“This is all we have on the case,” he said simply. “It is from the Americas, in a central state. We have heard reports, with increasing frequency and of escalating magnitude, of destruction of crops and barn houses. Eyewitnesses say that it seems to be a swarm of locusts that buzz with such menace that any living thing is repulsed by its sheer sound.” He eyed Orlick and me. “And each time we get a new report, it seems that the swarm is growing.”
I furrowed my brow, but said nothing.
Orlick seemed to have a similar idea: “Aren’t there pesticides and the like to dismiss such a threat?” he asked with a raised eyebrow. He was skeptical of the value of this mission.
Octavian nodded gravely. “That’s the problem. American farmers are trying everything to prevent the locusts from destroying all their crops. Insofar as we know, nothing has worked reliably.” Mr. Dorothy withdrew a file from the folder and read from it. “’Let it be known that the farmers of the Americas have been using everything within their power to prevent and halt this destruction. Nothing we have tried has been successful, from the most deadly of chemical pesticides to the arrangement torches about the fields. The only thing that has slowed the swarm down is a Sealed Circle all the way around the field, and even then, it appears that if the Sealer is not a practiced user of Magic, that the Circle may fail by sheer weight of the forces acting upon it.’” Octavian replaced the file. “Now, if that doesn’t sound significant to you, Orlick, then maybe I can get another Agent to investigate-”
Orlick cut him off. “No, Eureka and I will investigate. We have handled similar situations.” He glanced at me. “And I think that Ms. Townsend is a plenty practiced user.”
I almost blushed. It’s true, I was the best in my classes at the Academy where Magicianship was involved, but I was nowhere near as good as the men and women who made their living of Magic. Such a class was a testament to the humanoid determination and skill it took to properly entice and manipulate Lady Physics into bending to your fingers. With the new research done in the Demonic Plane, the Magicians have advanced in their knowledge by leaps and bounds, allowing even commoners to master simple spells and purifications. It is a well-known fact that a Sealed Circle needs only an unbroken line encircling something and some willpower (be it in a drop of blood, sweat, tears, or by only closing the circle mentally), and any being that exists only partially in the Demonic Plane cannot breach the line. This has saved many a person’s life, including mine and Orlick’s.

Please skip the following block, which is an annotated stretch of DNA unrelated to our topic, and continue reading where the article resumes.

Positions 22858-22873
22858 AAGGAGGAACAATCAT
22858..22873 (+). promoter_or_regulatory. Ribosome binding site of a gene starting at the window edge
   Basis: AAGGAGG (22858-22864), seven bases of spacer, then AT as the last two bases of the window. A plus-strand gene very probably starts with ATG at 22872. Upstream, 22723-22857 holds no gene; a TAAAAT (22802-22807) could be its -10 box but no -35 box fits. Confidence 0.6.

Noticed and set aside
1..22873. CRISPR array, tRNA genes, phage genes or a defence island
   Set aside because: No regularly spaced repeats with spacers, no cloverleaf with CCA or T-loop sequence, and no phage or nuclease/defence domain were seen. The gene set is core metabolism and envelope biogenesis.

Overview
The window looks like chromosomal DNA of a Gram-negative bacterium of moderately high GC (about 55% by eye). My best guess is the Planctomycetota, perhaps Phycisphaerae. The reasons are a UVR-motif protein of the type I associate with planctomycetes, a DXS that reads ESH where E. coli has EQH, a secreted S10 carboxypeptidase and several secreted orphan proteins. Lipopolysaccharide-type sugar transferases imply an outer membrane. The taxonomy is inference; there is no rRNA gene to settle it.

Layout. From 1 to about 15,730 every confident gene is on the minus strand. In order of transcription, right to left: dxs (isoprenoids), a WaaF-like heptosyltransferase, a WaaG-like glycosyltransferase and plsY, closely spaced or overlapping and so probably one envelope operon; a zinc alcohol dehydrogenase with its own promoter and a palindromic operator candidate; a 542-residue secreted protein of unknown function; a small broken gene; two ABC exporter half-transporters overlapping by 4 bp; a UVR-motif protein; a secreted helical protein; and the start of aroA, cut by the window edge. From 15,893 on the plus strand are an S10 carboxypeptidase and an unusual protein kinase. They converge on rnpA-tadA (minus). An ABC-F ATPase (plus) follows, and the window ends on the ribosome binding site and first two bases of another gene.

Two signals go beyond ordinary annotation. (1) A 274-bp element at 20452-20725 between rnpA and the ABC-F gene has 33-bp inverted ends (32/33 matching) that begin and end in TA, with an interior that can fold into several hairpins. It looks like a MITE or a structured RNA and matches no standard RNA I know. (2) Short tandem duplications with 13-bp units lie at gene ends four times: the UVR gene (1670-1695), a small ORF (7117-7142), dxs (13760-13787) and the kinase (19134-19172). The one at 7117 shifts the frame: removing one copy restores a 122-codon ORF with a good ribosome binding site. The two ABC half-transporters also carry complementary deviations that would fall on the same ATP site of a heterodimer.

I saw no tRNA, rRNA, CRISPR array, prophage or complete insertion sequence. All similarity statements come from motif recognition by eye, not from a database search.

Octavian clapped his hands together. “Good. I will have you two sent over to the Americas as soon possible.” My eyes must have brightened immediately, because the Head Director chuckled. “Yes, you will be departing sometime later this evening. I suggest you go back and pack accordingly. There will be an American Agent already there.”
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Re: The Four Horsemen.

Post  The Magic Tuba Pixie on Thu Aug 18, 2011 5:39 pm

Orlick and I were on the red-eye flight out of London on a high-speed dirigible. We arrived in the Americas about a week after our departure and met up with the American Agent Octavian had told us about: a young Entomian with orange skin and a bright smile. He introduced himself as Will Casey.
“Pleasure to have you two here, Agents Thompson and Townsend,” he shook our hands when he met us at the docks. Orlick had insisted we travel lightly and together, so all we had with us were our bags that held our extra clothes. Being Agents of the Cog, we were allowed to keep our weapons throughout the duration of the flight, and Will identified us by them almost immediately.
“Ah, the famed Helen and Clytemnestra,” he said as he spied Orlick’s twin blades. “And, of course, the ArcoSanguine.” He grinned ever wider when he saw my scythe strapped to my back.
I refrained from rolling my eyes. The scythe had been more or less named that because of a pair of Italian Gakkurri whom Orlick and I had captured on an earlier raid. I had brandished my weapon rather flashily (albeit somewhat unnecessarily so). The visible frequency that my blade’s particles vibrate at almost perfectly matches that of a bright red blood spatter. The two Gakkurri had later been tried to community service for their fairly tame crime. They had seen us around during that time, and had been helpful informants later; during each encounter, they never missed an opportunity to playfully harass me about my blade. Orlick later told me that he figured I scared the shit out of them the first time, or else they would have forgotten about it.

“Do you want me to take you to your inn, or would you like to see town a bit?”v Casey asked jovially, gesturing to the quaint port town we had landed in.
“I think we should get to Brunsburgh,” Orlick said simply. Casey’s brow furrowed momentarily.
“Wh- oh, the town that’s had all the crop trouble. Yes, I think that would be a good idea.” He offered to take my bag. I glared him down.
“No, thank you,” I said with a bit of ice. “I’ll take it myself.” I had earned my place among men, and I would not be treated as a weaker being.
Casey looked a little taken aback. “Sorry, ma’am,” he said with a grin. “It’s just, my momma always taught me to treat ladies with respect.”

Orlick, Casey, and I caught a buggy away from the port town and rode through the woods of a state called Virginia. We had departed in early evening, and the late evening sun was painting the American countryside a beautiful gradient of rustic amber and earthy mauve. It really was beautiful in America.
“So, I hear you two are going to investigate the crop pestilence that Brunsburgh is having trouble with,” the Entomian remarked as he casually reclined in his seat. He had one leg almost level with his body, the other dangling on the floor, while his top set of arms reached across the back of the seat. His lower set was clasped in front of him. Despite being tall and tin, he managed to take up the entire booth across from Orlick and me. As usual, Orlick was sitting with rigid posture, his back perfectly straight, his sand green hands clasped in his lap. I tried to echo him, but I found my eyes wandering out the window every time I let them. Orlick didn’t seem to mind.